NASEM Workshop Explores Culture of Data Management and Sharing
On April 28 – 29, the National Academies of Science, Engineering, and Medicine (NASEM) hosted a workshop for researchers, institutions, and funders to examine strategies to promote effective data management and sharing. Sponsored by the National Institutes of Health (NIH), the workshop also sought to assess stakeholder preparedness for implementation of the agency’s final policy for data management and sharing for all NIH-funded research beginning January 25, 2023. Maryann Martone, Ph.D., University of California, San Diego and Richard Nakamura, who retired from the NIH Center for Scientific Review, are co-chairing the activity.
Resources from the workshop, including background materials and presenter slides, are posted here. The archived recordings will be posted in approximately two weeks.
Panels over the two days addressed a range of topics and factors that can enhance or serve as barriers to data sharing, including data type, format, and accessibility. There was also extensive discussion regarding the need to balance mandates, such as the NIH policy, with incentives to foster the desired data sharing ecosystem and provide support so researchers effectively share scientific data over the course of the data life cycle. Examples from private funders and discipline-specific networks highlighted incremental steps that have fostered culture change and investigators’ earlier consideration of options for data sharing and reuse.
A key challenge cited throughout the two-day workshop is balancing the perception of data management and sharing as compliance versus a way to expand scientific reach. This will require culture change across the scientific enterprise, as well as resources – financial, physical, and technical. Researchers, institutions, and funders convened to lay out effective data management and sharing practices – which can vary by discipline.
FABBS appreciates that behavioral and cognitive scientists were well represented in the stakeholder perspectives.
- Jeremy Wolfe, past FABBS President, Director, Visual Attention Lab Brigham & Women’s Hospital Professor of Ophthalmology & Radiology Harvard Medical School. Specific Challenges with Data Sharing: A view from Basic Experimental Studies with Humans (BESH)
- Russell Poldrack, Albert Ray Lang Professor of Psychology Stanford University. General Challenges with Data Sharing: Perspectives from a Researcher/Repository Owner
- Rick Gilmore, Professor of Psychology Penn State University. Dr. Gilmore was part of the panel discussion, ‘Encouraging Uptake of Data Sharing in the Scientific Community.’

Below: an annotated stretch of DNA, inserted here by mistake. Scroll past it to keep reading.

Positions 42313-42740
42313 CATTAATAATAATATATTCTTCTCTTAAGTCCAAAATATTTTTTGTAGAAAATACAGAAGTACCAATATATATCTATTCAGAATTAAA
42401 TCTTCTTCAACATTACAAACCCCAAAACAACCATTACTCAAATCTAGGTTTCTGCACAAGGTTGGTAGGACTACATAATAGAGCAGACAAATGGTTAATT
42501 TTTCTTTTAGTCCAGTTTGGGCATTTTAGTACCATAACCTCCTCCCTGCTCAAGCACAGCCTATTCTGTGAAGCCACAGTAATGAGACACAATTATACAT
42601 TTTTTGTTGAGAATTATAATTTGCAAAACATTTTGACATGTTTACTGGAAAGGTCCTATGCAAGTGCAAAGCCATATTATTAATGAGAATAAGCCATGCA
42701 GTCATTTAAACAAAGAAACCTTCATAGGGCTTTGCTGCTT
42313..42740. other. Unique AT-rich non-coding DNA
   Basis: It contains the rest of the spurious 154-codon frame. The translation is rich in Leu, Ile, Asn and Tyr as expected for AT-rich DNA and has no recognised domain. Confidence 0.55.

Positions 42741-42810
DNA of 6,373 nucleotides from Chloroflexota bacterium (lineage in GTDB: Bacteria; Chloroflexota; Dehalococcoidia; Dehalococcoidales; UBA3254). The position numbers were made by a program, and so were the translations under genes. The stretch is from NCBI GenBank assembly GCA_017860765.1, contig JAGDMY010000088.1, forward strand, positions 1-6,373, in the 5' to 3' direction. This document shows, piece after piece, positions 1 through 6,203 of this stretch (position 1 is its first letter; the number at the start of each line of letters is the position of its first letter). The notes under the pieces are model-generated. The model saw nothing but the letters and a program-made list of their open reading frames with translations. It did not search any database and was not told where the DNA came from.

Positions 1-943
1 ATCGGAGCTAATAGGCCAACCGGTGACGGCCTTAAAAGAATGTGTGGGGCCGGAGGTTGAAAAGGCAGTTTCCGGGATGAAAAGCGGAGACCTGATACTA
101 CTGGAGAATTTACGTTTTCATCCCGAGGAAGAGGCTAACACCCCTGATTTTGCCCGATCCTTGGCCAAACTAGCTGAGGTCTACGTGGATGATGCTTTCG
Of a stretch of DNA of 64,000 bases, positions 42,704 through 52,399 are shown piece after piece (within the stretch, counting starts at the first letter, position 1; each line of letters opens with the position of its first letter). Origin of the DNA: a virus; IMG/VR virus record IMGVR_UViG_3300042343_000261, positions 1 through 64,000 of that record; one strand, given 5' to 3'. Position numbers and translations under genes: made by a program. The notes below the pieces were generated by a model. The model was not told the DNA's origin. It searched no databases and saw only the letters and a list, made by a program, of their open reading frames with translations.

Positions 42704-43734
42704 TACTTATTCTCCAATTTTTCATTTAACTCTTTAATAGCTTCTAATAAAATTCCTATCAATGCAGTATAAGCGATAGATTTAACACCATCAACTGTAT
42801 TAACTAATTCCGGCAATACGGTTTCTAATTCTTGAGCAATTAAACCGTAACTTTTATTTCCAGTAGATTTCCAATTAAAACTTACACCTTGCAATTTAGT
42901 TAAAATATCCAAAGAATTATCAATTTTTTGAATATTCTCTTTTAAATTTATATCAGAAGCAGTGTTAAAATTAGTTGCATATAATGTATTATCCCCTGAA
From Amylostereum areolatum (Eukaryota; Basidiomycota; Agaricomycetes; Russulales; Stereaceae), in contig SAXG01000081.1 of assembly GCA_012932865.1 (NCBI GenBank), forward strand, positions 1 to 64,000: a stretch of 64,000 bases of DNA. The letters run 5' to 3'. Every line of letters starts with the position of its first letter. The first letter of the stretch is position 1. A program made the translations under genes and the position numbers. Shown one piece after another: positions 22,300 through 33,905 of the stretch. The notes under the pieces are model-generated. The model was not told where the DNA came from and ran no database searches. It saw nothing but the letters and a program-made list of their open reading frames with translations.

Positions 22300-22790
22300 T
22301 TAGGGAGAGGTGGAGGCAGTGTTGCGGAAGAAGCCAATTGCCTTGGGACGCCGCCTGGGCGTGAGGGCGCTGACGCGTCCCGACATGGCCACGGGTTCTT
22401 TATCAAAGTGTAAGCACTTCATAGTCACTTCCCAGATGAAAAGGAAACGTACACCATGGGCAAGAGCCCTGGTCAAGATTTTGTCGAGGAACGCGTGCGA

FABBS has been working to serve as a resource to our community and to actively engage with NIH colleagues to anticipate and address complexities related to data sharing and management requirements. To this end, FABBS developed the Data Standards for Behavioral and Brain Sciences Webinar Series. The three sessions provided information about federal requirements and potential support for establishing data standards, opportunities for data sharing and discovery, and examples of data depositories in our fields, including Databrary, Open Neuro, and the Wordbank Project.
FABBS has drafted a response to the recent NIH Request for Information Use of Common Data Elements (CDEs) in NIH-funded Research, responses due by May 28, 2021. This is an important opportunity for our community to bring attention to current efforts in our field to use CDEs, identify challenges and suggest tools, infrastructures and incentives to advance the use of CDEs.
In addition, FABBS is a sponsor of the NASEM study, Accelerating Behavioral Science Through Ontology Development and Use. Ontologies – defined as the “systematic classification systems and/or knowledge structures that specify concepts of science with agreed upon labels and definitions and provide a framework for multiple-complex relationships among the concepts” – enable efficient knowledge generation, organization, reuse, integration, and analysis. The goal of this study is to define the scope of ontology development for behavioral science research (BSR), summarize the state of behavioral ontology development and use in BSR, and identify compelling use cases as well as approaches, gaps, and challenges that need to be addressed in order to facilitate widespread ontology use in BSR.